Saturday, October 22, 2016
Eritrea unsafe for migrants' return as Home Office advice rebutted Guardian
Migrants from Eritrea, Mali, Bangladesh and other countries wait to be rescued, off the coast of Libya. Eritreans are one of the largest groups to seek asylum in Britain every year. Photograph: Santi Palacios/APThe Home Office will alter its much-criticised policy on Eritrean asylum seekers, after a legal ruling found that the majority of those fleeing the country risk persecution or serious harm on returning.
The ruling, which could affect thousands of Eritreans, one of the largest groups to seek asylum in Britain every year, contradicts the government’s existing country guidance, which deems it safe for migrants to return to Eritrea after leaving illegally.
Earlier this year, a report by MPs found hundreds of asylum applications from Eritreans are being incorrectly refused, owing to what was described as the government’s “unacceptable” policy on accepting refugees from the country. The July report by the home affairs select committee found that, in the first quarter of 2016, 86% of appeals by Eritrean asylum seekers were decided in their favour.An appalling human rights record, forced labour, indefinite compulsory military conscription and widespread use of torture has earned Eritrea the sobriquet “Africa’s North Korea”. Migrants from the one-party, closed state formed thelargest group of people applying for asylum in the UK last year. The UK received a total of 3,695 applications from Eritreans in 2015, approximately one-third of which (1,319) were granted.
In the judgment this month, the upper tribunal (immigration and asylum) issued a new country guidance case on Eritrea, which determined that Eritreans of or approaching the draft age of 18, who had evaded national service, deserted, or were likely to be suspected of doing so, faced a “real risk of persecution or serious harm” if sent back. The tribunal rejected the argument, set out in existing Home Office guidance, that Eritreans could return safely by signing a letter of apology and paying a “diaspora tax”.
The country guidance ruling, where the tribunal lays down the approach other judges should take, was welcomed by MPs, human rights groups and immigration lawyers.
Stuart McDonald, a member of the home affairs select committee, said he hoped it would force the government to correct its guidance on Eritrean asylum seekers. The delay in doing so was “inexcusable”, he said.
McDonald, the Scottish National party’s spokesman on asylum and immigration, said: “The determination is a welcome one. It’s just very frustrating that it has taken this to force the Home Office to get its house in order.”
The Refugee Council’s policy manager, Judith Dennis, said: “This ruling has confirmed that the government’s treatment of Eritreans who’ve sought refuge here is both dangerous and unjustifiable. It’s vital that the Home Office now focuses on protecting Eritreans who’ve fled here in fear of their lives rather than putting them at further risk.”
Colin Yeo, a barrister at Garden Court chambers who specialises in immigration, said: “It’s been a massively wasteful and rather political decision by the Home Office. It is not only wasteful of Home Office funds but tribunal funds and legal aid funds as well as really stressful for applicants.”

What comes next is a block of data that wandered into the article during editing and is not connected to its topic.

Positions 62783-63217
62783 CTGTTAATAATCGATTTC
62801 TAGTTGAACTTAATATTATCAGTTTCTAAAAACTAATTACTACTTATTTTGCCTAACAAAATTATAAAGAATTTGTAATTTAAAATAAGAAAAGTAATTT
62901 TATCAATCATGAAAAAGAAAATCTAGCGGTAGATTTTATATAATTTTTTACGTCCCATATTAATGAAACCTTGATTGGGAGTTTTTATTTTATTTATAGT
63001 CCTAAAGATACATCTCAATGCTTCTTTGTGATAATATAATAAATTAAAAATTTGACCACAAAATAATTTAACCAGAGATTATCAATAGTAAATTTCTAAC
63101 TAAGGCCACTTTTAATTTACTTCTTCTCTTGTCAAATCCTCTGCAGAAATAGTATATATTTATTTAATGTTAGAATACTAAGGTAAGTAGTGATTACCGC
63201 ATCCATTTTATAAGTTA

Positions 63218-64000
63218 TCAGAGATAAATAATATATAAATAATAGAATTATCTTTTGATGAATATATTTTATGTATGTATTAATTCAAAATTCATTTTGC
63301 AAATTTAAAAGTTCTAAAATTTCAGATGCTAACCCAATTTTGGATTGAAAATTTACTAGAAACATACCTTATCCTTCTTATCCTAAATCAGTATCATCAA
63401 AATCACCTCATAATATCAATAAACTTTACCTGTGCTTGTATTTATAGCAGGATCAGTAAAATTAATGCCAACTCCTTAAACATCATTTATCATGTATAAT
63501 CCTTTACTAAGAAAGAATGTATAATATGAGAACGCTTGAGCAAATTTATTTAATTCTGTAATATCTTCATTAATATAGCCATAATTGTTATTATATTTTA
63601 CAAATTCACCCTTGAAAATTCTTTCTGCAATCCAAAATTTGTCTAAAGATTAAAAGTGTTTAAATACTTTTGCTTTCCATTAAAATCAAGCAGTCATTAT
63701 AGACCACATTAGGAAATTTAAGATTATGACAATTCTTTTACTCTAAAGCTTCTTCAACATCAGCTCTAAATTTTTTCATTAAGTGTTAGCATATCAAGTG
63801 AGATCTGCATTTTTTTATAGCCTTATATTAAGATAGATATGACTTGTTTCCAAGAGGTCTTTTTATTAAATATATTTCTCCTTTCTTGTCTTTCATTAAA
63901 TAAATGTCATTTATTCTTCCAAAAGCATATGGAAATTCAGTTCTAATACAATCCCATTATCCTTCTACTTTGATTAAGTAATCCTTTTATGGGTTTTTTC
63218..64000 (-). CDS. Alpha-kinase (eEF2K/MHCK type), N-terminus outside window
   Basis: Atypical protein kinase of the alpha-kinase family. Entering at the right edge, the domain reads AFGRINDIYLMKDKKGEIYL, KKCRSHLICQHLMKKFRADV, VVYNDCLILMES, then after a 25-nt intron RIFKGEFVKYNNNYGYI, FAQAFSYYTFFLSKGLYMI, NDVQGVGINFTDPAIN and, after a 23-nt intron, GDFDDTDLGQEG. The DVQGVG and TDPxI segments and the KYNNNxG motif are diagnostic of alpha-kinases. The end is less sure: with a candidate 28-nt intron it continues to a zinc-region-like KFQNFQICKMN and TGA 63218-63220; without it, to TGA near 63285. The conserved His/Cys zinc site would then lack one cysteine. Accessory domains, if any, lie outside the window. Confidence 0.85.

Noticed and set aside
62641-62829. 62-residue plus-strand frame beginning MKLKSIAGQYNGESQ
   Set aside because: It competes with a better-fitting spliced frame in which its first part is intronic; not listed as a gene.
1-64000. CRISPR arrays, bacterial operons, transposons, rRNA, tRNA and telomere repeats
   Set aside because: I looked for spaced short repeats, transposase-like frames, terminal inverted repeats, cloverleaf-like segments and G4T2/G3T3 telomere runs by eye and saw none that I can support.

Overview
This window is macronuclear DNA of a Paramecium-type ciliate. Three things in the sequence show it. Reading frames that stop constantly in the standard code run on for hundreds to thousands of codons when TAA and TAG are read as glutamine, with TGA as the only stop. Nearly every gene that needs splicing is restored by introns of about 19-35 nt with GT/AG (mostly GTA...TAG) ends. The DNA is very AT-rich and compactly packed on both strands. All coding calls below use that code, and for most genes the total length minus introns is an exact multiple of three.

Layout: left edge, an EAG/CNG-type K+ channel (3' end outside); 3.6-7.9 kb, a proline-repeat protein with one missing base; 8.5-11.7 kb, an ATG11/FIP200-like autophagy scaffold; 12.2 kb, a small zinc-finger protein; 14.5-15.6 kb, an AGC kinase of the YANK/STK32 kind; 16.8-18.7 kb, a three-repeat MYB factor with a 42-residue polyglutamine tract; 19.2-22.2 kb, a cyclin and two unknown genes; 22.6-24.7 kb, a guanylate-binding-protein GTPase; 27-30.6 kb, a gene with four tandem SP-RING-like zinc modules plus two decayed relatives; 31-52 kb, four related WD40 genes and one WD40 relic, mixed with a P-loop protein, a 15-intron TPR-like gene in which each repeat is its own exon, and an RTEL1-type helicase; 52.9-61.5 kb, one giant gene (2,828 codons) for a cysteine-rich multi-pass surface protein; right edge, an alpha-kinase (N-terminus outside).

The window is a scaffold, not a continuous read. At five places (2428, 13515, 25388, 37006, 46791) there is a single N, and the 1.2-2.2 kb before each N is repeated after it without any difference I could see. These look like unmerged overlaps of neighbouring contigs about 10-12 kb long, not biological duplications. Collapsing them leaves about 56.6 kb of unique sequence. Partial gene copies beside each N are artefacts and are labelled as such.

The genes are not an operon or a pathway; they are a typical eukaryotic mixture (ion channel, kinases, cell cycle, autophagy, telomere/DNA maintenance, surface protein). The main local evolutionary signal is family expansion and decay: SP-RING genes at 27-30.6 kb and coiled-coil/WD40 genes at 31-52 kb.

Elizabeth Chyrum, director of Human Rights Concern Eritrea, said: “In short, the tribunal decided that it could not rely on Home Office policy … and that other evidence, including that provided by the UN commission of inquiry, provided a much more accurate assessment of political conditions in Eritrea.”The upper tribunal case was brought on behalf of three Eritreans and centred around a heavily criticised report by the Danish Immigration Service, which was used to determine asylum applications in Denmark. The Home Office updated its country guidance for Eritrea in March 2015, based on the Danish report, advising that Eritreans are no longer at risk of persecution if they return home after leaving the country without official permission. The guidance is used by UK immigration officials to determine the legitimacy of asylum applications.
In its ruling, the tribunal appeared to suggest that not only would a letter of apology not establish a safe return, but that it could expose individuals to potential danger. Such a letter amounted to “a confession of guilt by the person who signs it”, stated the ruling, exposing returnees to what the regime might deem “appropriate punishment”.
The tribunal said: “We do not accept that the evidence goes anywhere close to establishing the payment of tax and the signing of the letter would enable draft evaders and deserters to reconcile with the Eritrean authorities.”
The case, brought by three Eritrean asylum seekers, centred on the Danish fact-finding mission on which the report was based, which has been criticised as misleading and inaccurate by the UN High Commissioner for Refugees, Human Rights Watch and others.
The ruling accepted that criticisms of the mission were “well made”.
Tasaddat Hussain, of Broadway House chambers, part of a legal team that represented two of the Eritreans in the case, said: “It appears that the outcome of the case is in line with what international opinion says: that nothing has changed in Eritrea.”
The ruling, which was seen by the Guardian, as well as those asked to comment on it, has now been removed from the upper tribunal’s website without explanation.
A Home Office spokesperson said: “We have noted the court’s ruling and will be updating the country guidance accordingly.
“All country information and guidance is based on a careful and objective assessment of available evidence from a range of sources including media outlets, local, national and international organisations, and the Foreign and Commonwealth Office.”
Earlier this month, the Home Office removed country guidance on Eritrea from its website.